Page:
We are reading through the book of Exodus in our Bible reading together as a church family (Congrats to those of you who made through Job! Job is not an easy read, but I hope that the wonder of a God so far above us and that within His good and glorious purposes a righteous man can indeed suffer, was revealed to you. This is a foreshadowing of Jesus – the ultimate righteous man suffering for sins that He did not commit. His suffering brought about an intended end and Jesus was restored to His rightful place as Sovereign King over all. Whenever we cannot answer the “why?” question, we cling to the answer of the “who?” question – Jesus – the one who was slain in my place so that all my sufferings would be temporary. We worship a suffering God. Cling to Him and trust Him wahtever may come. He will get you through to the other side.)
The book of Exodus picks up where Genesis left off. It truly tells the story of redemption – yes, pictured in the historical deliverance of Israel from physical slavery – but also we see the message of hope for our own spiritual deliverance in and through the greater than Moses – Jesus! This is a book about redemption in our own lives. The story of God’s redemption is timeless and one day all the redeemed from all the earth will join to sing the praises of the Lamb who was slain for our redemption!
Mike Wilkerson writes in his book Redemption, “So read Exodus expecting fresh insight into the truth that Jesus is your redemption. Immerse yousef in the drama as you would with any good story. Identify with the characters and the situations they faced. Encounter your Redeemer – not an abstract religous concept, but a compassionate, powerful, steadfast, loving, and personal God who pursues and redeems His people.”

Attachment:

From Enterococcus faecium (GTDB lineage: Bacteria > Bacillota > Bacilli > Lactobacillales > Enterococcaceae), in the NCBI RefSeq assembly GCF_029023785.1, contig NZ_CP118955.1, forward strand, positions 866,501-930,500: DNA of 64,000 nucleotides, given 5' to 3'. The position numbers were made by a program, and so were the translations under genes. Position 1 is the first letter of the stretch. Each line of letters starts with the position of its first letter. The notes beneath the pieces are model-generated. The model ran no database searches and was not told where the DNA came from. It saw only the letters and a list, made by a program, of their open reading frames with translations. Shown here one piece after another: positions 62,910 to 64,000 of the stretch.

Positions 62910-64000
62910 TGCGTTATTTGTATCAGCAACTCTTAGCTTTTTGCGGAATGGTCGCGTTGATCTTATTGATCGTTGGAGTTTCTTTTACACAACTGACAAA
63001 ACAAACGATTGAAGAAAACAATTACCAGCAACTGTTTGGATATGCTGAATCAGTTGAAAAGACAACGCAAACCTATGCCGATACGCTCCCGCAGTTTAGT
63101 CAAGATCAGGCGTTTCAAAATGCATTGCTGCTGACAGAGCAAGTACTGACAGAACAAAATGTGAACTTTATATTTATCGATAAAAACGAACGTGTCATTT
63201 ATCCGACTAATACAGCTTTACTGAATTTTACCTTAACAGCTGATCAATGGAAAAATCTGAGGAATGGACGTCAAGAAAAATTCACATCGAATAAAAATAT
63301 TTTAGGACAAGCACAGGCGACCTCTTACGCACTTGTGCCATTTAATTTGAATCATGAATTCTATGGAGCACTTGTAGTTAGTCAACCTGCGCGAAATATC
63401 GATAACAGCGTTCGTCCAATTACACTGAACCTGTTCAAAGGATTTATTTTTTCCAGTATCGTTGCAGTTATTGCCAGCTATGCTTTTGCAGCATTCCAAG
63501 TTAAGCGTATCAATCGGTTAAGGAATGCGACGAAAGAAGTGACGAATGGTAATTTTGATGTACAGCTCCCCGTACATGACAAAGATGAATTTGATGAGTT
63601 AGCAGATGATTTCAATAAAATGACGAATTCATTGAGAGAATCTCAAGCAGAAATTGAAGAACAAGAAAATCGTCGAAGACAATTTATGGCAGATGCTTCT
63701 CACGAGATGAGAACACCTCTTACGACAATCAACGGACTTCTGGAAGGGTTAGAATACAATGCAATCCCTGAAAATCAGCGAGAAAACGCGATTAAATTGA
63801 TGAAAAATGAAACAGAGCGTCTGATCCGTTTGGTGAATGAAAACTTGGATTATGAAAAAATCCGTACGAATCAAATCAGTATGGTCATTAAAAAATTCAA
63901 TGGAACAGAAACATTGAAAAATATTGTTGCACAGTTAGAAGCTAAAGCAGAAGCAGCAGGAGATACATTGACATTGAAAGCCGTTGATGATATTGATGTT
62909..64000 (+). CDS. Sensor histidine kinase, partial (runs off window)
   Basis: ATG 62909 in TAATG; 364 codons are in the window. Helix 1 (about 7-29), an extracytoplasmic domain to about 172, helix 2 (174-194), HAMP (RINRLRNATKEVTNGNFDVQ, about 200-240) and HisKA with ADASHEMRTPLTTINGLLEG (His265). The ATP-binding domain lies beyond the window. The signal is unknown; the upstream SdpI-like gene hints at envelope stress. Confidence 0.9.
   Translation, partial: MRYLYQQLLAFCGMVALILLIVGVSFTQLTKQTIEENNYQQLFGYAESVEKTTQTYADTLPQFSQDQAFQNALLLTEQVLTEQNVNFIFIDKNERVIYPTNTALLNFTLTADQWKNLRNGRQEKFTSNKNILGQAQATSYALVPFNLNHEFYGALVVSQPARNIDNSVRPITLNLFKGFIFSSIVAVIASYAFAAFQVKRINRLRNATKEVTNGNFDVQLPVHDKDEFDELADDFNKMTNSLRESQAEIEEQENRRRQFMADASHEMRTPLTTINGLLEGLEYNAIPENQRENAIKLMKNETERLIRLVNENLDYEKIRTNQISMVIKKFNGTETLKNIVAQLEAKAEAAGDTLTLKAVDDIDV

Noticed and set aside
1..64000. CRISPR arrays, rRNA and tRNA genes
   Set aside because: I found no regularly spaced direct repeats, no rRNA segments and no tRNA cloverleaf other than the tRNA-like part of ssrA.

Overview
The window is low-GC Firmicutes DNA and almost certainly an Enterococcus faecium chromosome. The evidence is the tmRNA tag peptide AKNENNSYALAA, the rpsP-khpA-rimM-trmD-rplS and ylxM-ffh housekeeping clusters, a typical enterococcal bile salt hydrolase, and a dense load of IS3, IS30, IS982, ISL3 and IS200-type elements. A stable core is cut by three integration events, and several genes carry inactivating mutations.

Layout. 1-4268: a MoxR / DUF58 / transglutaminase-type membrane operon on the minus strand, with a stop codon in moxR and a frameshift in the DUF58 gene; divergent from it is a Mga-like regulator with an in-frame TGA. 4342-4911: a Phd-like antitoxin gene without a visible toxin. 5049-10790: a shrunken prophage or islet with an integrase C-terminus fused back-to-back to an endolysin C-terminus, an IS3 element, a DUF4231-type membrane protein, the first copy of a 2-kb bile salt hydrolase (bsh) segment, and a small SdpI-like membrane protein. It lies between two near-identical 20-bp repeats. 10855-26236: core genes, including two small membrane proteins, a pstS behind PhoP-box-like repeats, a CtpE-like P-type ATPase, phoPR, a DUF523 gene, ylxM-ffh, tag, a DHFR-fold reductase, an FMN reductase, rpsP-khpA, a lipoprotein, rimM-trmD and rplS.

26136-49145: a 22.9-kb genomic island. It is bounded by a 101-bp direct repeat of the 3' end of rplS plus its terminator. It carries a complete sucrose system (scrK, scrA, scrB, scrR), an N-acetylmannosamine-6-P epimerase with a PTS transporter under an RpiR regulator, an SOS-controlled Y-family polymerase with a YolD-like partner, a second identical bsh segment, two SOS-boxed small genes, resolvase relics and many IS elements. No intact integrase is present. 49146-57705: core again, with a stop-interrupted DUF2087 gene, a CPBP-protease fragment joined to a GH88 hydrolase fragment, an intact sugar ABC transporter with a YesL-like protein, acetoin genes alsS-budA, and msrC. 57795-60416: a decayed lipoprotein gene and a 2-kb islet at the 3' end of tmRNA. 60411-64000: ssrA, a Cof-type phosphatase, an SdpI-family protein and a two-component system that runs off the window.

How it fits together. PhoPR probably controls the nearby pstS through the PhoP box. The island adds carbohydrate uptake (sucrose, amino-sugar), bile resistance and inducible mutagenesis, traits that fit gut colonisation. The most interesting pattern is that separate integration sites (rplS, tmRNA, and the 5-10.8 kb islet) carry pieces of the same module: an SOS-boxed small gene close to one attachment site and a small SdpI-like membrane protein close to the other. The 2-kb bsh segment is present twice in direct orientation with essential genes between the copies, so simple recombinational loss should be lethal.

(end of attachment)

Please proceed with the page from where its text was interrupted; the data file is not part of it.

Redemption as deliverance is about movement from slavery to freedom; from bondage in sin to life in God. Redemption as ransom shows the high price God paid in Jesus to purchase our freedom Redemption includes renewal that restores God’s origional design in creation. Renewal is a process as seen in the wilderness where there is an “already and not yet” experience of freedom from slavery – where we are free but not yet home. We worship God in the wilderness, trusting and following our Redeemer, whose presence goes with us to the promised land.
May you read Exodus with “Gospel-centered” eyes and be filled with repentance, awe, and worship for your Redeemer worthy of all our trust.
If you still wish to join us, it is never too late. Just jump in at the beginning of Exodus where we are at and continue to journey with us.
Use one of these methods to join us on our journey through God’s story: